Witnessing the VulcanThere’s very few aircraft that quite literally strike awe into every fibre of your being. This truly massive delta-wing Cold War bomber could terrify the young, inspire generations and hail the past with just a single primeval, gruesome howl of its four engines. Spectators, already captivated at the Vulcan’s signature start of a take-off run, would then gasp at each gravity-defying pull of this ‘God of Fire’ as it revealed the true wonder of its angled delta planform, which would change shape at every degree of turn. In the hands of those skilled display pilots, it flew in a way you would never, ever forget. The Vulcan was retired from the Cold War nuclear bomber and aerial tanking role within the RAF in the mid-1980s. I was about 5 years old, so whilst I no doubt saw active-duty machines, it was the tale of XH558 that remains indelible – and for mixed reasons. I was fortunate to see this machine used on the display circuit the first time round (from 1985 to 1992) and can vividly recall those take-off runs, howling like a demon and being yanked into an astronomical pitch to reveal a heavy, thick set triangle launching skyward. The wingovers, the power climbs. Epic. I can also remember how the aircraft was withdrawn and then reborn under a newly launched Vulcan To The Sky (VTTS) trust. I saw the early days of preparing this old warrior to take on the display circuit once again, seeing it in deep, deep maintenance, stripped back to the bare bones yet, like some Hollywood dinosaur film, still breathing and an eye on the prize – an airshow encore. After something in the region of £7m and years of blood, grease and tears, XH558 met all of the stringent airworthiness conditions to be operated by VTTS as a civilian display act again from the 2008 season onwards... An entire new generation was about to be wowed.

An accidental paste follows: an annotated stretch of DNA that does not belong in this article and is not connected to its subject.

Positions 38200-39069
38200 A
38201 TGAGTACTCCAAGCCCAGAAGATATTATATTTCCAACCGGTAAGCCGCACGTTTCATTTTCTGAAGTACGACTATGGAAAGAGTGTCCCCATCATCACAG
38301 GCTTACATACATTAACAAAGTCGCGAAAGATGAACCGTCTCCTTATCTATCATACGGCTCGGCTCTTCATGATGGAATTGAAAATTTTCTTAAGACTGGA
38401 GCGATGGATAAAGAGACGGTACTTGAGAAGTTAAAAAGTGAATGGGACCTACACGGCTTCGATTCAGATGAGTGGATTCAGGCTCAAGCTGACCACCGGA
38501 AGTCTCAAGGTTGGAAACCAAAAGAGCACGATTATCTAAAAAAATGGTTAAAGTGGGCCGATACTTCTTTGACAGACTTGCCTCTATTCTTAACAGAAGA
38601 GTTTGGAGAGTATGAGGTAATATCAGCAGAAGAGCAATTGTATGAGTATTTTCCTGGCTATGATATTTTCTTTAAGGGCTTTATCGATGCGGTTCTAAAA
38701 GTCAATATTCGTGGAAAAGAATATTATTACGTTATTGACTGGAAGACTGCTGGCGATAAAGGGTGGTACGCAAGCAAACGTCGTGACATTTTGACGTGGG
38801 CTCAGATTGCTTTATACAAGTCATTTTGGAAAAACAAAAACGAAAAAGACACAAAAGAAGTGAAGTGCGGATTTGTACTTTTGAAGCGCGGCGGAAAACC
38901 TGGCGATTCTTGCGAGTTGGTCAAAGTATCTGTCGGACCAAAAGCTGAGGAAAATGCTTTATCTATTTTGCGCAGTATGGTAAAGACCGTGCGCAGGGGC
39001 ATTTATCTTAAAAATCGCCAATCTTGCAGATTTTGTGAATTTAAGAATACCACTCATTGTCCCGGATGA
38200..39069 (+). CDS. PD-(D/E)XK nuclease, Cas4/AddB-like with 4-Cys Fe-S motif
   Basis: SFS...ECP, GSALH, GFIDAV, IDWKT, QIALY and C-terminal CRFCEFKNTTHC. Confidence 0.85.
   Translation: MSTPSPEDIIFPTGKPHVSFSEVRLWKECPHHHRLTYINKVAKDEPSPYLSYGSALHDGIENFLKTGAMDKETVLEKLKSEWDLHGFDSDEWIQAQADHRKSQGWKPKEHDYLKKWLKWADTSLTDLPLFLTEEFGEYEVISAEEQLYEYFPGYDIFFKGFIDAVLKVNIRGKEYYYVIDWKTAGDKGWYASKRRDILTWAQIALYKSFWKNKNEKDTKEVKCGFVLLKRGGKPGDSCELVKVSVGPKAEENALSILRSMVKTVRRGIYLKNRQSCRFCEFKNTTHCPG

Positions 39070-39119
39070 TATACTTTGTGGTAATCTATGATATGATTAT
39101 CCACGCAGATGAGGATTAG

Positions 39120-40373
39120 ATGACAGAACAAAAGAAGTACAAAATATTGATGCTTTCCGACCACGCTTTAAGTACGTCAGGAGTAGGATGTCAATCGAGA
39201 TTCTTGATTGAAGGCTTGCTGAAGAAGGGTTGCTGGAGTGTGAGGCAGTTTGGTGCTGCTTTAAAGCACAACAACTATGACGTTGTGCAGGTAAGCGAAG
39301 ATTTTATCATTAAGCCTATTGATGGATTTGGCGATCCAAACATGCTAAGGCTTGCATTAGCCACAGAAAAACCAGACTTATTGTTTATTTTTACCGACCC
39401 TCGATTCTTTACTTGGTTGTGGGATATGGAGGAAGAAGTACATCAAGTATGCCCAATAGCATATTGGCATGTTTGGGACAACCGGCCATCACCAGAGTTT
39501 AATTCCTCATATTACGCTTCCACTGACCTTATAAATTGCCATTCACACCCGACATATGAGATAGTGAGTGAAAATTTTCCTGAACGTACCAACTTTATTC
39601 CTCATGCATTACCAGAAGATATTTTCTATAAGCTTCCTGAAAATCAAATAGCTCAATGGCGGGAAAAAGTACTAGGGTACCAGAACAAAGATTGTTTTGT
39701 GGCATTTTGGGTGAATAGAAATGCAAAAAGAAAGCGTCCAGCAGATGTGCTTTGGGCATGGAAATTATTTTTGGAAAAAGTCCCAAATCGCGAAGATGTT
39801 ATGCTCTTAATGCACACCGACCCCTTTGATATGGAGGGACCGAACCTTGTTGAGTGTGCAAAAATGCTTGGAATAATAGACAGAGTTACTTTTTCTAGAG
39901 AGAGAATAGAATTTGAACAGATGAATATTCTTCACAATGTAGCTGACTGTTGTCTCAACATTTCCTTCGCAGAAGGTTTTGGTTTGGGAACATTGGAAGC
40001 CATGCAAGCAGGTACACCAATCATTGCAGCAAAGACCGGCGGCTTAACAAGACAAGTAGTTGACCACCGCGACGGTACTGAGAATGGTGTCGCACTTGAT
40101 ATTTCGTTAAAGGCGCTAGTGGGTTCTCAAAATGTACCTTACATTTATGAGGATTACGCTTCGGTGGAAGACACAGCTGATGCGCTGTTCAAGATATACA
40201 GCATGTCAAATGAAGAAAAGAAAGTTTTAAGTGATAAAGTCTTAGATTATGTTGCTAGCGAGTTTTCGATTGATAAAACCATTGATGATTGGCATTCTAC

Looking back on it now, we were just lucky to have seen it, felt it, heard it and, thank goodness, capture it on video and stills forever more. No other aircraft has had a social phenomenon attributed to it – ‘The Vulcan Effect’ was a very real thing, with huge surges in ticket sales and gathered crowds wherever the aircraft was due to appear.